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"Need Pension Funds"

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He wears the suit of high expectations lightly (and his charcoal grey business suit well). U.K. Sinha, chairman of Securities and Exchange Board  of India (Sebi), has held that position for just over 15 months — a period during which things haven't gone too well for Indian capital markets due to the global economic slowdown and a looming crisis in Europe. Assets under management in mutual funds have fallen, initial public offerings are trading well below listing prices, and many stockbroking firms are on the verge of closure. Shouldn't the regulator be showing leadership in these times? BW's Srikanth Srinivas and Mahesh Nayak met Sinha to talk about this and other issues. Excerpts:

The preamble to the Sebi Act says that Sebi's responsibility is not just to regulate the market, but also to help develop it. What has Sebi done on this front?

If you look at the stage of growth of our economy and major legal and constitutional provisions, I think we have done a good job. Look at retail participation: the first impression is that it should have been much higher. But historically, we have grown; a survey conducted by NCAER shows that in 2001, 6-6.5 per cent of households held equities; in 2011, that number went up to 14.5 per cent. Sure, we can increase this even further. And one area in which progress can change things is that of pension reforms.

 Globally, the market has developed on the strength of voluntary, not mandatory, pension money coming in. But in India, unfortunately, pension fund (PF) monies can only be invested mostly in fixed income and that too in high-quality fixed income securities at that – ie, government bonds. Workers do not have a choice to decide their individual retirement plans. I do not mind if a PF trustee decides where that money should go, based on the priorities between safety and risk taking ability. My problem is that the focus and approach is guided by the comfort that there is a government to back it up.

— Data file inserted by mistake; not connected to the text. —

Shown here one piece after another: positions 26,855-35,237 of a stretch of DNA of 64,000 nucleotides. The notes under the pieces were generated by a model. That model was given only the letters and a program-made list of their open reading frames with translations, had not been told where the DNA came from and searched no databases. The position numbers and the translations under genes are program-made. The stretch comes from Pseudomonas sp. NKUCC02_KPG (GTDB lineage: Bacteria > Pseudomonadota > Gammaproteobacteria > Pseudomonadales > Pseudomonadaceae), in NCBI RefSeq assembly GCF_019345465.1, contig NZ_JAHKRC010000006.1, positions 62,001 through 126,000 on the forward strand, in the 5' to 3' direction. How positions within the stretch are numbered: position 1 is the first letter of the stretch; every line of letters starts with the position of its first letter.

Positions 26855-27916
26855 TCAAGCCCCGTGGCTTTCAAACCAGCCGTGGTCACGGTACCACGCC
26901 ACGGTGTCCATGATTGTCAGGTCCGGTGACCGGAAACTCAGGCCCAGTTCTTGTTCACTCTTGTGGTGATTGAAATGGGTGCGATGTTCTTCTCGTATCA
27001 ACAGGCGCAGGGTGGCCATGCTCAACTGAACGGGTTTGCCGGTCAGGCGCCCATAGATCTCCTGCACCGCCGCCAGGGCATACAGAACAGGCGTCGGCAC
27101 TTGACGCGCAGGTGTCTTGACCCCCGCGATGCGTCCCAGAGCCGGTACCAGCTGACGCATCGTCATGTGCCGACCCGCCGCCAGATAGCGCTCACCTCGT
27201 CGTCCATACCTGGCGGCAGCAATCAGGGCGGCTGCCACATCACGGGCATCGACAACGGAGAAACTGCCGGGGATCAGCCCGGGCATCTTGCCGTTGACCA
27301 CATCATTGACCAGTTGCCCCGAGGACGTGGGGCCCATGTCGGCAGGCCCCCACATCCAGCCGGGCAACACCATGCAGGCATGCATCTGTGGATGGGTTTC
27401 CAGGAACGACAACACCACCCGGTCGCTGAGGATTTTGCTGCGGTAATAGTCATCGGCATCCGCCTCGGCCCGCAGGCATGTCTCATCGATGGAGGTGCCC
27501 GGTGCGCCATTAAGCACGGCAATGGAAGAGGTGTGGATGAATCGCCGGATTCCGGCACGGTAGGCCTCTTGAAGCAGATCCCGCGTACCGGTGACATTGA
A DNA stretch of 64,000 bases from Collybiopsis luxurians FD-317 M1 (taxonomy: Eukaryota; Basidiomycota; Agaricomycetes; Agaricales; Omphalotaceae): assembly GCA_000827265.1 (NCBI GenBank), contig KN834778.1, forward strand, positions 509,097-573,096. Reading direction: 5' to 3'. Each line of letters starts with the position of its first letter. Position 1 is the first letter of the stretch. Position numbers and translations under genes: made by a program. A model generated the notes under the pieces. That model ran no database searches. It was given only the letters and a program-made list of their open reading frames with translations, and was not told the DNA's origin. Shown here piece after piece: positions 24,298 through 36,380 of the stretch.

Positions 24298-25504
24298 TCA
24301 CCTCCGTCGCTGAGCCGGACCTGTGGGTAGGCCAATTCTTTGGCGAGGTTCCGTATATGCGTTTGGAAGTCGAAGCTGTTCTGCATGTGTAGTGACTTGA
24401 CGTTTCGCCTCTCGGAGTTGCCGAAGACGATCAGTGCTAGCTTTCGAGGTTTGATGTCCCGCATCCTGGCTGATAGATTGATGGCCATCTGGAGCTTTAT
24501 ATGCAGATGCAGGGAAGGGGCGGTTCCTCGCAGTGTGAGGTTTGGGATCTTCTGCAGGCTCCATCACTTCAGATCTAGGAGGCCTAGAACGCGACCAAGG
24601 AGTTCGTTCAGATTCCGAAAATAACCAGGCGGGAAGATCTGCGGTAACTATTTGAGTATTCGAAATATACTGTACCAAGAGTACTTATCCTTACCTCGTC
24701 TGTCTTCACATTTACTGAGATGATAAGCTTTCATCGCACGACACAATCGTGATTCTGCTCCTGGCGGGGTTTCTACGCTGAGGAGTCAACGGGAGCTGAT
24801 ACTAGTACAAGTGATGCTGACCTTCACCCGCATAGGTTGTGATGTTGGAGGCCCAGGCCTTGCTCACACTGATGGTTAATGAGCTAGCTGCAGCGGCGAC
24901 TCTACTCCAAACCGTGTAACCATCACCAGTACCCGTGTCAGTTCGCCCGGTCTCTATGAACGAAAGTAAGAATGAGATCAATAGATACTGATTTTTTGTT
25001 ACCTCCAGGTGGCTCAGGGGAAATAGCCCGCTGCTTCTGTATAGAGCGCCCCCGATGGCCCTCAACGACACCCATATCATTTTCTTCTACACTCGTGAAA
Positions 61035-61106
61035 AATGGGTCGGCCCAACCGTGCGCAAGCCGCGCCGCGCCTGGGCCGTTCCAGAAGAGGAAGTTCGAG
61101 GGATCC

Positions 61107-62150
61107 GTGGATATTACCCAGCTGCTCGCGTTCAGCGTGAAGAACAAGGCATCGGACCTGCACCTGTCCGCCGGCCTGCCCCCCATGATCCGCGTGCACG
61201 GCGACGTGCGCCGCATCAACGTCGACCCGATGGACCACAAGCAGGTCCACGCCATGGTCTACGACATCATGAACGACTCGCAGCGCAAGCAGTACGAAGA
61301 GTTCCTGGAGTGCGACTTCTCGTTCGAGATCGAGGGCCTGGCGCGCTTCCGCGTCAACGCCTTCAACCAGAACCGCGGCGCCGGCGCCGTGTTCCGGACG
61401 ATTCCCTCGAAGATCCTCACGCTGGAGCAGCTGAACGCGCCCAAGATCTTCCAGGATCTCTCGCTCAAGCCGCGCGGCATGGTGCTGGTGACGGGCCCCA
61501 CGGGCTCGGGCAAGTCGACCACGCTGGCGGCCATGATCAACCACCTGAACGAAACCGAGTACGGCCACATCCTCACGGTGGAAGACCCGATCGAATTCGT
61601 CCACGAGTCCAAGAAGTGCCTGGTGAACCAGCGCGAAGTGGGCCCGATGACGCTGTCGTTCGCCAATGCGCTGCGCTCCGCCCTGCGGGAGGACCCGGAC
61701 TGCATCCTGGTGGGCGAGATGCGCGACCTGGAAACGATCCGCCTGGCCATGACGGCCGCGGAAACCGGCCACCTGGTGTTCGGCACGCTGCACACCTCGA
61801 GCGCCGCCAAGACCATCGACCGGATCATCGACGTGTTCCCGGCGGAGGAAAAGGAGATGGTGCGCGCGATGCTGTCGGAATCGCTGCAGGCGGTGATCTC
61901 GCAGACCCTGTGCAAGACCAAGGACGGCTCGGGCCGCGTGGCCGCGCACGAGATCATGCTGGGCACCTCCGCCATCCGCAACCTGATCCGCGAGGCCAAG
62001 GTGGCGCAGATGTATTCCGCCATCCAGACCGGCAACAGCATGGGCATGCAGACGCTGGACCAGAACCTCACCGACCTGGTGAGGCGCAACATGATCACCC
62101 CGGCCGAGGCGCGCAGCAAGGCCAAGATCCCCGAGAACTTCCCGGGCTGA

The Employees Provident Fund Office (EPFO), for example, puts most of its money into Government Bonds and that too in special bonds issued by the government of India, which carry a higher rate of interest. Besides, we have to be sure that transparent accounting practices exist whereby the annual interest paid to the workers, is actually based on earnings and not on the basis of money left over in the suspense account of workers who have migrated from one company to another?

On the other hand, the Pension Fund Regulation and Development Authority (PFRDA) allows contributors to the New Pension Scheme various options: you can put 100 of your money in government bonds, or government plus corporate bonds and add equities too. You can have a mix of 10 per cent, 20 per cent or 50 per cent or other combinations. That fund now has a track record of 4 years, and you can compare the returns of those schemes to the standard PF return. You will see what we are missing. 


Many market participants believe that in the balance between market development and investor protection, the bias is on the latter. What about a greater range of products, for instance?

Investor protection has to be a paramount consideration. The first thing in developing the market is to generate a trust in the products that are brought out. Our first priority: is to create that environment of trust, by building in an infrastructure for investor protection that is strong and robust At Sebi, we are sincerely trying for this, and so far, we have made a good job of it.